Now that you’re all together with everyone mingling, there’s pretty much no way to avoid discussions about the only thing leading every source of news in the nation; in the world actually: COVID. If everyone is civil and honors the other person’s right and innate freedom to have their opinions, this can be a lively and even entertaining discussion. The truth is that discussing COVID and vaccinations is like politics and religion and really shouldn’t be allowed; however, this is the real world and only so much can be talked about with our lives over the last two years without COVID having something to do with it.

ExploreOPINION: Should kids under 12 get the COVID-19 vaccine?

A host needs to be attentive during these gatherings and act as a referee when discussions elevate in volume and tone. When dealing with particularly stubborn individuals, quietly, but firmly remind them that this is a happy gathering. By remaining even-tempered, smiling while telling them to dial it down, the host is exercising psychological control and triggering (hopefully) even the oldest adult’s childhood memory of behavior modification when mom or dad got serious with them. Next, casually move them away from each other.

We have to allow for some deep and interesting sharing of opinions though, but it should be more of a discussion than an argument; more of a differential, like between doctors with regard to a patient’s condition and appropriate treatment than a name-calling and judgmental fire to put out.

We can believe the earth is flat and put our beliefs forward to someone who believes it’s round and actual have a good time doing it. Then walk away with our beliefs intact and no hard feelings, and remind ourselves that their beliefs are really ‘none of our business’.

That phrase is a beautiful psychological tool toward inner peace in any situation, anywhere, anytime. “It’s none of my business” what anyone else does, thinks, says or believes. I am responsible only for my own actions, thoughts and beliefs. God bless free will and God bless America with free choice”

So if you’re hosting this gathering you need to do some self reflection. This won’t be the usual gathering where everyone discusses the meal, shares recipes, deems that you’re not roasting that turkey right or that your turkey is always the best they’ve ever had. The talk is going to be about current events and current events aren’t happy ones. It’s ugly out there, no question about it. So as a host you have one tough job ahead in keeping it less ugly inside the home.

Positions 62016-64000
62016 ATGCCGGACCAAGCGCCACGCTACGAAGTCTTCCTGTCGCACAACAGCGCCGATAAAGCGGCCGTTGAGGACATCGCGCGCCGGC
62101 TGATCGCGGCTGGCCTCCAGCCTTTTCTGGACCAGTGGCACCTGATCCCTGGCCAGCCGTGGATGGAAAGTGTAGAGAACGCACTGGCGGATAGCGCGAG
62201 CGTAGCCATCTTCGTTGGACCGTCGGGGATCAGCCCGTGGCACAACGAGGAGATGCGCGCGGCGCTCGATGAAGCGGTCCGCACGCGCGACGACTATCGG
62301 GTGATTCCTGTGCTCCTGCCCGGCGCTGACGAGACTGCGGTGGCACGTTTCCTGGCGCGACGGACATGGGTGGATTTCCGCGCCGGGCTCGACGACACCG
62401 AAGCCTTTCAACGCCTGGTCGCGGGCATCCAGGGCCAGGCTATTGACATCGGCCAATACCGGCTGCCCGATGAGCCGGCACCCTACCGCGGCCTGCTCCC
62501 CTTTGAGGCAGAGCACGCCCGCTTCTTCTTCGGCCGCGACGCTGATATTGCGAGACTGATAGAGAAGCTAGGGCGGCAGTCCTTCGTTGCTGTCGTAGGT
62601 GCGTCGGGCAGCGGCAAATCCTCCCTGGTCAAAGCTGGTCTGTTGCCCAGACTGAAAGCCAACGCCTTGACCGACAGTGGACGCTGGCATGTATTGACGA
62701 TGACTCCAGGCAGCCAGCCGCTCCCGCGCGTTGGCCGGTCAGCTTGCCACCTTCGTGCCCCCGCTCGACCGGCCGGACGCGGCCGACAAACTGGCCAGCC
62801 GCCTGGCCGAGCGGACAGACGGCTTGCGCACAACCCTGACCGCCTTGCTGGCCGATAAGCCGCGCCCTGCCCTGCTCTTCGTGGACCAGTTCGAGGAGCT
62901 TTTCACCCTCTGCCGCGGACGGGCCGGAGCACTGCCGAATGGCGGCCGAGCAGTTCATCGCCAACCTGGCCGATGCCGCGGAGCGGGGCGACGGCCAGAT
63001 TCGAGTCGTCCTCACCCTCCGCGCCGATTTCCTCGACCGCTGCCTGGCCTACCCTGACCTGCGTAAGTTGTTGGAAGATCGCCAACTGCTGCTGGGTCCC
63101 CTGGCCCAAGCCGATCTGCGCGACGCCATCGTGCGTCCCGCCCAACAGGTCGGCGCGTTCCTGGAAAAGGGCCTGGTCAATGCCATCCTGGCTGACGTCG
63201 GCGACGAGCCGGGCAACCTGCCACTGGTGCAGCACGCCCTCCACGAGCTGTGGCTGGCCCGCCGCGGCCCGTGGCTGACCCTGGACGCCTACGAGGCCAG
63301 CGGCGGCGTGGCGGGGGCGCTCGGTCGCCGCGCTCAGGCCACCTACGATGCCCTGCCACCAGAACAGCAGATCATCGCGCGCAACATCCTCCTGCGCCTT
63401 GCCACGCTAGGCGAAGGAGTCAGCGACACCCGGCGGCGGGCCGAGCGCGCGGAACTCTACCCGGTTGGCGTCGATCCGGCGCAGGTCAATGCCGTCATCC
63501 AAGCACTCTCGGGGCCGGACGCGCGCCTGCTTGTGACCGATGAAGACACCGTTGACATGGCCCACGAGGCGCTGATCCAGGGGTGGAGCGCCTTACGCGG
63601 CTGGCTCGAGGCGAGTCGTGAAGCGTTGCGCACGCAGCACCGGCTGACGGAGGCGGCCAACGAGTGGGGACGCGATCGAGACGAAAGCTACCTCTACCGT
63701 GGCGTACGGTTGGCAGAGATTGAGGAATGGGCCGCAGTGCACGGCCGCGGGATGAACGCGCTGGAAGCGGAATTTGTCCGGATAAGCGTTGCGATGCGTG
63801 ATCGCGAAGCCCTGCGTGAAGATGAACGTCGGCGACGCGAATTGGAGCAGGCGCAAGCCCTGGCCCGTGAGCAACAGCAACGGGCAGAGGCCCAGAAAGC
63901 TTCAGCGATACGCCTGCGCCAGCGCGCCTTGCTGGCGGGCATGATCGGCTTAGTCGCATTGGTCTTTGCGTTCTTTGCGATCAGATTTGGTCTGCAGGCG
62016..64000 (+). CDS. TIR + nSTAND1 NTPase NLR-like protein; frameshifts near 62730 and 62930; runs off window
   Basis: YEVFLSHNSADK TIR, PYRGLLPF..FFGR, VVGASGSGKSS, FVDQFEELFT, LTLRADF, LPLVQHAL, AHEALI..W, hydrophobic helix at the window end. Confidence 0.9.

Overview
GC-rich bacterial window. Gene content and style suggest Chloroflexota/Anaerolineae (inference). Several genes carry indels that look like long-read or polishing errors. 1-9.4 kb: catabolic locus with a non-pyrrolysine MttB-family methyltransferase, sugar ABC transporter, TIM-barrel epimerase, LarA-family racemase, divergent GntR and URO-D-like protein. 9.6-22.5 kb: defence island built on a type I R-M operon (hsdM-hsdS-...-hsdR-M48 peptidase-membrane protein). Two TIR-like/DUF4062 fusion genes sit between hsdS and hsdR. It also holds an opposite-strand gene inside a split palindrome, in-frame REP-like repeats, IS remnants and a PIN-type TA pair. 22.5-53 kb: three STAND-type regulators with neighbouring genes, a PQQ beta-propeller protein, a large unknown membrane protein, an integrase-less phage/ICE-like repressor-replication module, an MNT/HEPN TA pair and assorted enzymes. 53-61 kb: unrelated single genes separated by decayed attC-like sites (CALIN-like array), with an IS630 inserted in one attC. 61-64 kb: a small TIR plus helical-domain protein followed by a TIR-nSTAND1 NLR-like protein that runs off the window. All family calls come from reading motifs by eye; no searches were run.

You will be challenged in excluding certain people who refuse vaccination and refuse to acknowledge that this puts others at risk. You can’t argue with them because it won’t change anything and only waste your breath while elevating your blood pressure. Stay the course; be calm, be nice and be firm. Offer the alternative of video chat and be sure no one admonishes the non-attendee for their choice.

You will be challenged with guests discovering differences of opinions in the group and deciding they have to change the other person. Well this isn’t going to go well is it? So you become the grown-up and without them even knowing it, separate the two ‘children’ who are about to have massive temper tantrums in a quest to be the ‘winners’ in a race that can’t be run. Use humor a lot! We need it more than we might know.

Coming out of what can only be called humankind’s most recent, historical plague, talking about it, sharing experiences with what we’ve seen and done is normal. It’s how we reassure ourselves that we’re all on this planet together and we’re not that different. Our sharing doesn’t have to be about politics or conspiracy theories or whether or not mandates are right or wrong - it can be about how scared we were at first. It can be about what we’ve lost and who we’ve lost.

Mostly it can be about how truly happy we are that we’re all still here. That we are about to share good food and good company because we are survivors. Survivors! How is that not something to have one hell of a group hug over?

Read more on the Real Life blog (www.ajc.com/opinion/real-life-blog/) and find Nedra on Facebook (www.facebook.com/AJCRealLifeColumn) and Twitter (@nrhoneajc) or email her at nedra.rhone@ajc.com.